10 Questions with Maritza Lara Cáceres
"The ability to communicate a feeling or sensation through an image. For me it was also a way to show my loved ones what I experienced while travelling. It was a way to connect with them from far away. "
Please tell us a bit about your background and your journey into interior design and furniture making; why did you choose this path?
Ever since I was a child, I felt an attraction to spaces and the ability to transform them into something different. After studying architecture I realized that I enjoyed working in projects where results could be perceived faster than in a construction site. I also felt that architecture should relate to the user in the finer way- through textures, fragrances, shadows and light… I felt that interior design was the perfect way for me to communicate directly with the inhabitant of a certain space.
How would you best describe your work- what elements define the Capital Studio aesthetic?
I strongly believe that interiors should reflect peace and calmness. My goal is to transmit this elements through my designs.
This way the users can focus in what really matters, which is to be mindful of the present and enjoy the company of their loved ones.
Simple lines, sober colours and natural materials, like ash wood and organic fabrics, are essential part of my work.
I’m sure that each project is different, but do you have any principles that you always start when designing?
Absolutely. For me the first part of a project is always stablishing good communication with the clients and finding out what is it that they appreciate the most about a particular space.
Once I understand that , I analyse the space in order to take advantage of the environment and the natural light surrounding it.
Having that information in mind I start to design according to the needs of the client and the philosophy I follow. When the first proposal is done I like to get the feedback from the client and if needed, modify it until it is exactly what they are looking for.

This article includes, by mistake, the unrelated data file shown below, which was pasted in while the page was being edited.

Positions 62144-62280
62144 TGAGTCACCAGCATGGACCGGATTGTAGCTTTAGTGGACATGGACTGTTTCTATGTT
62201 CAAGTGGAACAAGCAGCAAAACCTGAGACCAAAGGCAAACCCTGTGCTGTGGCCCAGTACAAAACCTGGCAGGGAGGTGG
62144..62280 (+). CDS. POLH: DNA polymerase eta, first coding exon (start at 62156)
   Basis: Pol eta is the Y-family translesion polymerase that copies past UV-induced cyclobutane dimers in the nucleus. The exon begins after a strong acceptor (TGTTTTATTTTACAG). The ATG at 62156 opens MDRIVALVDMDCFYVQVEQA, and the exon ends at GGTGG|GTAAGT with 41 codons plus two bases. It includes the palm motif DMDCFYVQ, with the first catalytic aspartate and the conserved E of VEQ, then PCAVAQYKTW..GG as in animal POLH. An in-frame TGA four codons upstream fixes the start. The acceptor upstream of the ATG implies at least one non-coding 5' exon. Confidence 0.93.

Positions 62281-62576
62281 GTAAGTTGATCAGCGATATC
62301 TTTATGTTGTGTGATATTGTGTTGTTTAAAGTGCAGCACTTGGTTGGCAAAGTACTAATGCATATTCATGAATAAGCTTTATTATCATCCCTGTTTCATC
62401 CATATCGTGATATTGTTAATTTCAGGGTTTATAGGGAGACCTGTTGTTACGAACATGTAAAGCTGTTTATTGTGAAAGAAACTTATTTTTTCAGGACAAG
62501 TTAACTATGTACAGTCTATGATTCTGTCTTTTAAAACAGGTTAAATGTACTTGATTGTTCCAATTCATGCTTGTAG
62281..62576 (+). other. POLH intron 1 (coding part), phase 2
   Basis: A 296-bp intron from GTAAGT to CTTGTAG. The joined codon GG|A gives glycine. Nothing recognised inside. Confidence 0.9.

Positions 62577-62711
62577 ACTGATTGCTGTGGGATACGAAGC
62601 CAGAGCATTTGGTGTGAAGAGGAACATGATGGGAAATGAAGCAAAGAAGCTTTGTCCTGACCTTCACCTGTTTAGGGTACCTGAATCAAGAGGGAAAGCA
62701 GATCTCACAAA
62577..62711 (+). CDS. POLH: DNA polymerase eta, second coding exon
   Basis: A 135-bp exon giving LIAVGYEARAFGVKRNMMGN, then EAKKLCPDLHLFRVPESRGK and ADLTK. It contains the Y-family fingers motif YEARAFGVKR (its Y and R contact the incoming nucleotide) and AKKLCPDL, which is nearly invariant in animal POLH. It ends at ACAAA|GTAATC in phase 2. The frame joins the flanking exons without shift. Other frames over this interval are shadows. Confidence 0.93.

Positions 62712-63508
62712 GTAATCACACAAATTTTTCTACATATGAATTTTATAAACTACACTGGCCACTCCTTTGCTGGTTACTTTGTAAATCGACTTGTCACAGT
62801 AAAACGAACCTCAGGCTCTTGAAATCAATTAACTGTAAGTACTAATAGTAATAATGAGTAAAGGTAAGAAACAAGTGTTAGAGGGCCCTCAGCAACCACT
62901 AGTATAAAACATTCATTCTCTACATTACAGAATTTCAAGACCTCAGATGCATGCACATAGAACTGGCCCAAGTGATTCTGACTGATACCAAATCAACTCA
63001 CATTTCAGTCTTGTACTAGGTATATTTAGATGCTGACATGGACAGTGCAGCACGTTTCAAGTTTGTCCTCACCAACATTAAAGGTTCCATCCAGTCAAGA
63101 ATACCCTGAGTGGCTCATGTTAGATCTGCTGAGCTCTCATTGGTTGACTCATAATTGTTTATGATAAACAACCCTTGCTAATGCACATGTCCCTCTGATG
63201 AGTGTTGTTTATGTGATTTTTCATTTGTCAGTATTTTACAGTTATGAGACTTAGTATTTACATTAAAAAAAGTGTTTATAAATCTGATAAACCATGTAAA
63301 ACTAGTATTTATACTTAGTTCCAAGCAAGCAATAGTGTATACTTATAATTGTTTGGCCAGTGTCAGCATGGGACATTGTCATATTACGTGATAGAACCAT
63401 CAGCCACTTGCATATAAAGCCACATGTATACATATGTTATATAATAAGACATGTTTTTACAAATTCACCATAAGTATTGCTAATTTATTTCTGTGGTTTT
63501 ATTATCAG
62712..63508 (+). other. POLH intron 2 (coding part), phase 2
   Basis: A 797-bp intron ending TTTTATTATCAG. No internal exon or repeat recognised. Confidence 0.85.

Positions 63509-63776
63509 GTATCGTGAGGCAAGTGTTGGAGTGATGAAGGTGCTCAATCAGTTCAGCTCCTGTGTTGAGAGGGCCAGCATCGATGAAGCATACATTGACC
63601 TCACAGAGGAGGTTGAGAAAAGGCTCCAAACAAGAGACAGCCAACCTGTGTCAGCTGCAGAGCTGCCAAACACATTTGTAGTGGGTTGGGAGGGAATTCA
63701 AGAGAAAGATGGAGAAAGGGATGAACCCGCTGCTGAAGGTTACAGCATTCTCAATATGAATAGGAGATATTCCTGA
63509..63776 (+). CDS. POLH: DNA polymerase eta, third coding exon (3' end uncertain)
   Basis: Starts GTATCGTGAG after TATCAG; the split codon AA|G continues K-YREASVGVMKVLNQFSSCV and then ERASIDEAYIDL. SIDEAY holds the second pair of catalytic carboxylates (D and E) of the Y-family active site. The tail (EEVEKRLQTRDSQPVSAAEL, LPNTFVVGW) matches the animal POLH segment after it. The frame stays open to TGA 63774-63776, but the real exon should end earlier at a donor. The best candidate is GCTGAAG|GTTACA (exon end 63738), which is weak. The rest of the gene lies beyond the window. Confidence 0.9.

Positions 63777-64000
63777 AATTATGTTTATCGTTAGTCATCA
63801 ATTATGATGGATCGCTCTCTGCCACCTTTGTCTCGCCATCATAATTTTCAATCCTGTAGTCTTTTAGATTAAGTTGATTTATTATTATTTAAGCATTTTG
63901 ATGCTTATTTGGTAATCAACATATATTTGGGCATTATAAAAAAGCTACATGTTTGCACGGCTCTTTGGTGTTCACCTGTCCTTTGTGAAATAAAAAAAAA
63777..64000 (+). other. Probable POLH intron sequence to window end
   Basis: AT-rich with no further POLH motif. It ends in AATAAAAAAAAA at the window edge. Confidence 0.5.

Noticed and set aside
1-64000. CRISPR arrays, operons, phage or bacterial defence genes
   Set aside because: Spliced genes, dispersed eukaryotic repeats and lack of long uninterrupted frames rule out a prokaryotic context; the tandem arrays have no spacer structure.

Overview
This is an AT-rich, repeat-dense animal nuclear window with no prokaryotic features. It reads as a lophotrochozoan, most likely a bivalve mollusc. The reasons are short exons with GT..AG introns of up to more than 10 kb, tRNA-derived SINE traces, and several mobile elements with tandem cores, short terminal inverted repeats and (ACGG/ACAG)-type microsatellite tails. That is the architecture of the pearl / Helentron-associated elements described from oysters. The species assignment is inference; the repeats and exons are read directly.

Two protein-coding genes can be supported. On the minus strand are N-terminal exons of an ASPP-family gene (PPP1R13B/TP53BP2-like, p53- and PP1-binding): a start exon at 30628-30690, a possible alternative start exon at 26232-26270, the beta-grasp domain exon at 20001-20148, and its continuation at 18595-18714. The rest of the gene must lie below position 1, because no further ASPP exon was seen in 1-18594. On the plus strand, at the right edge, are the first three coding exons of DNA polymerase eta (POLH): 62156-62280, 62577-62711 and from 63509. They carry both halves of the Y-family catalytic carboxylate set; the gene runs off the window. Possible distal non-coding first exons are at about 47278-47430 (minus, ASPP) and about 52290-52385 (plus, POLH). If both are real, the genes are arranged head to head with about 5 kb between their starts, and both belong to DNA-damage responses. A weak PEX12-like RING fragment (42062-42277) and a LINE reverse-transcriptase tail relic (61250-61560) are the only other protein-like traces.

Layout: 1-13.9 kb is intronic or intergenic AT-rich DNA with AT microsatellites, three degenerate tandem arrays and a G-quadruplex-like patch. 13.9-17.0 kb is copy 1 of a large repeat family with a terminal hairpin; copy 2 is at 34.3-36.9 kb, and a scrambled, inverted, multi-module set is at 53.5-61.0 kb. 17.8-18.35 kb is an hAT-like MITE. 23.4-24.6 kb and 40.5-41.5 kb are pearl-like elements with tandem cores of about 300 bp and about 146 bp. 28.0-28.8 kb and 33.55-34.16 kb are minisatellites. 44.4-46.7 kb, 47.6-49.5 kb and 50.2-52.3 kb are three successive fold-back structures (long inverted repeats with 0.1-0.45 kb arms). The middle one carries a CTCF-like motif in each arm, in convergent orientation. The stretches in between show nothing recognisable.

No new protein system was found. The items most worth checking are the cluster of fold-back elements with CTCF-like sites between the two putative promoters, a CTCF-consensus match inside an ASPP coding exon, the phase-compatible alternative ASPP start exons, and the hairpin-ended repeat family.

Who or what has had the largest influence on your work?
I would say the rationalist movement in architecture made a strong impact in me.
Growing up close to nature made me appreciate calm environments. After I moved to a busy city, full of noises, distractions and visual pollution, I needed to find a way to create spaces where I could find nature’s tranquillity.
Most of your projects are residential- what do you enjoy the most about residential design?
The ability to enhance someone’s life with my design.
From a design perspective, what is most important to you in your own home?
Having a good balance between structural and natural elements. Create spaces that are comfortable while still fulfilling their functionality aspect.
You mentioned that you’re also designing and creating your own furniture- what do you find most rewarding about managing a multi-disciplinary design firm?
The ability to tackle every single aspect of design within the space and create an ecosystem where everything interacts in harmony.
A beautiful range of furniture is displayed at your showroom, Casa Quieta, with local craftsmanship and material use at its core. What makes locally produced design special in your opinion and how is that reflected in the quality of products on display at Casa Quieta?
The use of local natural materials and craftmanship can be perceived in every single piece we produce. The handmade aspect of all of our products give it a unique touch.
It is very rewarding to give back to the community by creating jobs that allow us to preserve the legacy of the artisans and their work.
"The ability to tackle every single aspect of design within the space and create an ecosystem where everything interacts in harmony. "
What made you gravitate towards photography as a medium for creative expression?
The ability to communicate a feeling or sensation through an image. For me it was also a way to show my loved ones what I experienced while travelling. It was a way to connect with them from far away.
How would you describe yourself and your personality? And how does your personality affect the way you photograph?
I would describe myself as a curious mind, always wanting to discover new places, cultures, people, and ways of living. The way I absorb that is by observing how people interact with spaces, food and spirituality.
I also love to see the way time transforms architecture, not only through history but also in the way it changes its materiality. I find it really beautiful.